‘The Brit awards are finally embracing diversity –but here’s why we’re not holding our breath just yet’

Artists like Stormzy, Dave, J Hus and Loyle Carner may not need the Brit Awards, but it's still essential for mainstream events to acknowledge their work and its impact 

Roisin O'Connor
Music Correspondent
Monday 19 February 2018 10:53

Last year, after the Brit Award nominations were announced, there was a buzz ahead of the ceremony from every music fan hoping that the #BritsSoWhite uproar had done the trick. That after an overhaul of the voting panel, we might finally see the diversity and innovation in UK music recognised.

It wasn’t to be. This writer was just one person who left the ceremony feeling like they’d been tricked. A piece on why Skepta deserved to win Best British Male over the late David Bowie was swiftly followed by another, on how increasingly irrelevant the Brit Awards had become. Despite nominations for Kano, Skepta, Stormzy, Michael Kiwanuka, NAO, Craig David and Anohni, too much talent went home empty-handed.

The reaction to the disappointment was fierce; music publications ran comment pieces with headlines calling for music fans and grime artists to forget the Brits. A piece by Joe Zadeh in the Fader pointed out how David Bowie, who passed away in January 2016 and was celebrated with so much love and sincerity that year, “scooped up more trophies than all British BAME artists put together”. The Brit awards 2017 was like watching some of the UK’s most exciting artists finally being offered a seat at the table, only to be passed over when dinner was served.

“By the end of the show, it felt fair to wonder whether the Brits’ much-touted plan to diversify was just an intentional and tokenistic ruse to curry favour with earnest music fans and make us all naively tune in, drum up the viewing figures, and send the hashtags to the top of Twitter trending charts,” Zadeh wrote.

So when the Brit nominations for 2018 have been announced, this time on social media the general consensus appeared to go something like this: “OK, not bad. Better than last year. But we’re not getting our hopes up just yet.”

This year it seems impossible, surely, that the awards ceremony could overlook those most deserving of recognition. It must at least be a first for the British Breakthrough category, where, for once, a white male artist has not been nominated. Instead you have rappers J Hus and Dave, hip hop artist Loyle Carner, Mercury Prize-winner Sampha, and rising pop star Dua Lipa: all completely different artists, linked only by sheer talent. The same thing happened for this year’s Grammy nominations, where no white men were nominated for Album of the Year for the first time in 20 years, and were also omitted from the Best New Artist category.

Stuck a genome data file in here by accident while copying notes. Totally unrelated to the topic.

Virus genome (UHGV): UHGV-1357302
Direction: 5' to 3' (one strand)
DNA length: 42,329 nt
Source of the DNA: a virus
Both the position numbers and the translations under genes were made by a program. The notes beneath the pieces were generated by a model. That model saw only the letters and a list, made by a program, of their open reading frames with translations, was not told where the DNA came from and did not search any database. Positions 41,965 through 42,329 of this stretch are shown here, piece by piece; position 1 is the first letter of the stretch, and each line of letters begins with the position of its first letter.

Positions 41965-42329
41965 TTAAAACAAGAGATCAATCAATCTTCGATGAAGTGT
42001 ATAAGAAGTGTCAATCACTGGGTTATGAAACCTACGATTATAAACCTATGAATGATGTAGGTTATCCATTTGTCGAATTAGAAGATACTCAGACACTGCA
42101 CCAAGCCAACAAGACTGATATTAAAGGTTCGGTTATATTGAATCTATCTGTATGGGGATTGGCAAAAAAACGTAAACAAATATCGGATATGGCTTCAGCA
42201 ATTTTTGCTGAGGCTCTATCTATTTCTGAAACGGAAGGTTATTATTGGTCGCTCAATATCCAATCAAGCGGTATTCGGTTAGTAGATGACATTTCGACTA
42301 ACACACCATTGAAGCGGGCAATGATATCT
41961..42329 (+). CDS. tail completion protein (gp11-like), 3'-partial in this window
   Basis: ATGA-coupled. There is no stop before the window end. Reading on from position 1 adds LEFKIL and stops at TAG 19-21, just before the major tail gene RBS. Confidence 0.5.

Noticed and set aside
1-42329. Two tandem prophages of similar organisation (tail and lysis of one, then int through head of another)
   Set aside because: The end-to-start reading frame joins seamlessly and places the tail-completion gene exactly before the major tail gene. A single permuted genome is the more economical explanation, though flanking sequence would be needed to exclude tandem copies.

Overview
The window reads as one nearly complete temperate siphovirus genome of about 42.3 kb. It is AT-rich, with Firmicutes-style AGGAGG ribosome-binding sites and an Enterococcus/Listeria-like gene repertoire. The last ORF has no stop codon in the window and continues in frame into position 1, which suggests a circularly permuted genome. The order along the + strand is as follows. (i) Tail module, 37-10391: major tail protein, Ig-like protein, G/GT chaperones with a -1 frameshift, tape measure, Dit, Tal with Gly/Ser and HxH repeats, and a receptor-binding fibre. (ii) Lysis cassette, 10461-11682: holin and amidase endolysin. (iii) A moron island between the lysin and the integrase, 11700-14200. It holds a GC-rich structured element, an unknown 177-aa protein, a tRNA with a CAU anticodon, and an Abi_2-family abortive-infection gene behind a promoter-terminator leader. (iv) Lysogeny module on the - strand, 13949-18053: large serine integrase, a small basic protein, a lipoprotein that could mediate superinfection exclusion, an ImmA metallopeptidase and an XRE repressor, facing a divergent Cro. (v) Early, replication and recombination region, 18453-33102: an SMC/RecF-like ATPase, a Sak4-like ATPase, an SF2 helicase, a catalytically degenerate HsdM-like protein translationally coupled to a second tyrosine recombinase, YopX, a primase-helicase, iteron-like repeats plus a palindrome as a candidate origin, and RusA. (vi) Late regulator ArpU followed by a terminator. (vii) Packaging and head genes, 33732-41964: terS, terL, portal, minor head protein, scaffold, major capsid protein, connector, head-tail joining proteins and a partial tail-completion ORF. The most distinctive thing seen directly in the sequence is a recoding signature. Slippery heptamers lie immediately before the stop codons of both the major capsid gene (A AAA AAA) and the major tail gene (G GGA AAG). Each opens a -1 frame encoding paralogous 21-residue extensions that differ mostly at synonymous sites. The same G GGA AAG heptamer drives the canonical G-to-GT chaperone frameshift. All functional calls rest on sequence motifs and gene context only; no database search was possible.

For album of the year you have the obvious commercial pop juggernauts, but also works by artists who succeeded in balancing sales success with critical praise: Hus’s Common Sense and Stormzy’s Gang Signs & Prayer look like serious contenders against Ed Sheeran’s record-breaking album Divide.

Similarly with Best Male: Loyle Carner and Stormzy are recognised alongside Liam Gallagher and Ed Sheeran. While props are owed to Dua Lipa, who along with the likes of Lorde, Alma and Charli XCX are pioneering a new wave of female-led pop music, one glaring omission was that of Stefflon Don in the Best Female category, and who also could have appeared as a potential British Breakthrough.

Independent artists like Stormzy and Dave may not need the Brit awards, but it’s still essential for mainstream events and media to acknowledge their work and its impact on culture and society.

In Beyonce’s heartfelt speech at last year’s Grammy awards she noted: “It’s important to me to show images to my children that reflect their beauty so they can grow up in a world where they look in the mirror – first through their own families, as well as the news, the Super Bowl, the Olympics, the White House, and the Grammys, and see themselves. And have no doubt that they’re beautiful, intelligent, and capable. This is something I want for every child of every race, and I feel it’s vital that we learn from the past and recognise our tendencies to repeat our mistakes.”

Sceptics of mainstream shows like the Brits are unlikely to volunteer a nod of approval until the winners are read out on the night. But from this year’s nominations, it seems as though the Brit awards might finally be embracing the future of music, rather than clinging on to the past.

The Brit Awards take place on Wednesday 21 February at the O2 Arena in London from 7.30pm

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